A recently published report from Eurosurveillance (Nov. 12) about carbapenemase producing enterobacteriaceae (CPE) in Europe states: Cases of this germs are showing a sharp rise. About details concerning this study we asked Dr. Thomas Hauer, medical director of the German consulting centre for hygiene in Freiburg.
Mr. Hauer, what does carbapenemase producing mean exactly, and are this bacteria as dangerous as for example MRSA or Clostridium difficile?
Carbapenemases are bacterial enzymes, which enable microorganisms belonging to Gram-negative bacteria (enterobactericeae) to inactivate even broad spectrum antibiotics like Imipenem or Meropenem. These antibiotics are commonly used as a reserve for serious or life threatening infections. Gram-negative bacteria can, similar to Staphylococci or Clostridium difficile cause various nosocomial infections. Increasing resistance through carbapenemases compromises treatment options for Gram-negative bacteria with carbapenemase production (CPE) and leads therefore to a serious threat to patient safety in Europe and even human health globally.
In the introduction of the report states, that “over the last two years, the epidemiological situation of CPE worsened”. In which countries a rise is recorded, and what has to be therefore considered?
Since the launch of the “European survey of carbapenemase-producing Enterobacteriaceae (EuSCAPE)” by the European Centre for Disease Control and Prevention (ECDC) in 2012 more or less all European countries experienced increasing therapeutic problems with CPE between 2013 and 2015. A rise is one thing and the level to which the rise goes another. For example, Greece, Hungary haven no rise recorded but are already on a worrying stage 4 or higher. This means, there is not only regional spread but also interregional spread. In other countries like e.g. Poland, Romania, Slovakia and Spain a rise to this stage has now occurred. In Germany and Austria the situation has not changed dramatically, Austria being stable on stage 2b (CPE only in connection with special outbreak problems) and Germany on stage 3 (the former plus regional spread).
But one should not over-interpret marginal differences in the classification of countries which can fluctuate over time. Furthermore all countries have to treat patients from other countries with possibly higher risk profile. Important is: All European countries have to face the situation of a loss of effectivity of such an important therapeutic principle that is antibiotics.
A majority of countries reacted by establishing national CPE surveillances systems and issuing guidance on control measures for health professionals. Which are the 14 countries where there is still a lack of specific national guidelines for prevention and control of CPE?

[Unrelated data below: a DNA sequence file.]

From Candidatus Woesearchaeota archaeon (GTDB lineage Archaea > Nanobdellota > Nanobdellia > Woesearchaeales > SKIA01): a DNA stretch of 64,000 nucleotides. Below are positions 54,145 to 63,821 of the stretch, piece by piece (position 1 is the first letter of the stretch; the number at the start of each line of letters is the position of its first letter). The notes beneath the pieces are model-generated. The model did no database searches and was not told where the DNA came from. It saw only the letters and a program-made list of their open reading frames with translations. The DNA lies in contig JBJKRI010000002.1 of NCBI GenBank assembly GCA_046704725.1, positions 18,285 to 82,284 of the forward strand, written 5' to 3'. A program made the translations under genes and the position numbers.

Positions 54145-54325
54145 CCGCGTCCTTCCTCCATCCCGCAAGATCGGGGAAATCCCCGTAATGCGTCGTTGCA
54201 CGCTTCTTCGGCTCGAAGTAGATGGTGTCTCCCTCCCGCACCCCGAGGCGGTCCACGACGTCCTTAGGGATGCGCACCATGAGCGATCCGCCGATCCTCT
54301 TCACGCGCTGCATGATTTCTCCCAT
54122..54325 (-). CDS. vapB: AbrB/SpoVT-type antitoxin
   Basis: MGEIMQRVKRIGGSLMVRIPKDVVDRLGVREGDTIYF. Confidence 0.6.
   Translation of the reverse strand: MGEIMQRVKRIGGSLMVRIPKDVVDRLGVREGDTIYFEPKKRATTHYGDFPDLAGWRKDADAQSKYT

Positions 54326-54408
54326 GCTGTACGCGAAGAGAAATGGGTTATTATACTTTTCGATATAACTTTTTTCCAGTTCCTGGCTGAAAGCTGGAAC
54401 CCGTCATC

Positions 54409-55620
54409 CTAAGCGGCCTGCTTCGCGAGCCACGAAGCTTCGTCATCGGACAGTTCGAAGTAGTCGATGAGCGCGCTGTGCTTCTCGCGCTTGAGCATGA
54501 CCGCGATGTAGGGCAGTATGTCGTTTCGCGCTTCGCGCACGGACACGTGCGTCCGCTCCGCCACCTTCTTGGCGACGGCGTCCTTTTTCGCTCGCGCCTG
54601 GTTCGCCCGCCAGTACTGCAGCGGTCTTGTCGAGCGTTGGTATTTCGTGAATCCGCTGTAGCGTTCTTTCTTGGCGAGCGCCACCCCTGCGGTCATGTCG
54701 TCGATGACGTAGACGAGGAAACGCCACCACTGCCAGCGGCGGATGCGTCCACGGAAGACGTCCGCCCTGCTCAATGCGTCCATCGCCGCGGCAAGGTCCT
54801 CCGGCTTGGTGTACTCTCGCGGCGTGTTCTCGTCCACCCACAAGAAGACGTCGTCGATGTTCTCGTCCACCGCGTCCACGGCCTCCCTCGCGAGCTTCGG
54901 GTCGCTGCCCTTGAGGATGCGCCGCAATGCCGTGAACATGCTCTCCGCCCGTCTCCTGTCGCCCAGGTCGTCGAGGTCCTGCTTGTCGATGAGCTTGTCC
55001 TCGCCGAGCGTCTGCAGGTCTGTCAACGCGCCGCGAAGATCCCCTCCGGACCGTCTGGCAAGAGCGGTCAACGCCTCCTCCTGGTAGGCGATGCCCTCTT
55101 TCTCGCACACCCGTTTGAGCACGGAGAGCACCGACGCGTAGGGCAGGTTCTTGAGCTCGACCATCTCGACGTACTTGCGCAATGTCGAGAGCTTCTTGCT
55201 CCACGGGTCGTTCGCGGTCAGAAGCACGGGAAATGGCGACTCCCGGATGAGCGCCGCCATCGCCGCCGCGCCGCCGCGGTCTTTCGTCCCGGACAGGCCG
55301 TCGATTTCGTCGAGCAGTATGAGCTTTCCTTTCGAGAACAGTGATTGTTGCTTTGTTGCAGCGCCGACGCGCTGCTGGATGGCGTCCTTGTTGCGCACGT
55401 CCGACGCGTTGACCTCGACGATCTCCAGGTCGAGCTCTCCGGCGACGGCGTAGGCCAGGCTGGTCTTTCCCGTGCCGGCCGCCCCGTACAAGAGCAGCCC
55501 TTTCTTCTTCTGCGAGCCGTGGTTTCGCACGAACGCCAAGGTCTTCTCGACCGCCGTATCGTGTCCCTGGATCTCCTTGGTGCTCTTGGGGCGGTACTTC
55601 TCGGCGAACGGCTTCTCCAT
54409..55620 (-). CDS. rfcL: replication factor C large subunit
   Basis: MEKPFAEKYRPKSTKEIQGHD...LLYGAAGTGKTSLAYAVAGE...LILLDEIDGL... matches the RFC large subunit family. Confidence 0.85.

The implementation of guidelines on the control of CPE is only one necessary step. In principle those guidelines are already available and if a small country does not issue proprietary guidelines they can adopt and translate international guidelines. But even the best CPE guideline thoroughly implemented will not be enough. The basic problems are lying much deeper and are interconnected:
We need a much more rational use of the precious resource “antibiotic” and need therefore “antibiotic stewardship” in every hospital and also for the ambulatory sector. Infectious disease specialists should be recruited and asked in difficult cases.
Simple tools of microbiologic diagnostic before starting an antibiotic are often underused, for example blood cultures and other microbiologic samples. Not establishing a diagnosis urges clinicians into over-using (and wasting) broad spectrum antibiotics like the carbapenems. As if all this would not be difficult enough Germany for example experiences right now a shortage of smaller spectrum antibiotics like Ampicillin/Sulbactam according to concentration of the production in only a few sites abroad with the accompanying dependence. Unfortunately there are no obligations for manufacturers in Germany to guaranty a certain provisioning with health care-essential drugs. As a result, doctors are even more pressurized into over-using our antibiotic reserves.
What about infection control measures using “search and destroy” like advocated by some for MRSA? This is not feasible with Gram-negative bacteria including CPE. First, our screening methods are fare from sensitive and can lead to dangerous complacency through false negative results. Second, working methods of decolonization are currently not available.
On the contrary, we need a better horizontal approach: In every patient we have to consider multi-drug resistant bugs in general. Our basic infection control measures for all patients have to get much better to prevent further spread of pathogens.
It is also striking that we should not put farm animals with their bacterial flora under general antibiotic “pressure”.
All this will cost money and manpower but doing not enough will be much more costly in economic and humanitarian terms.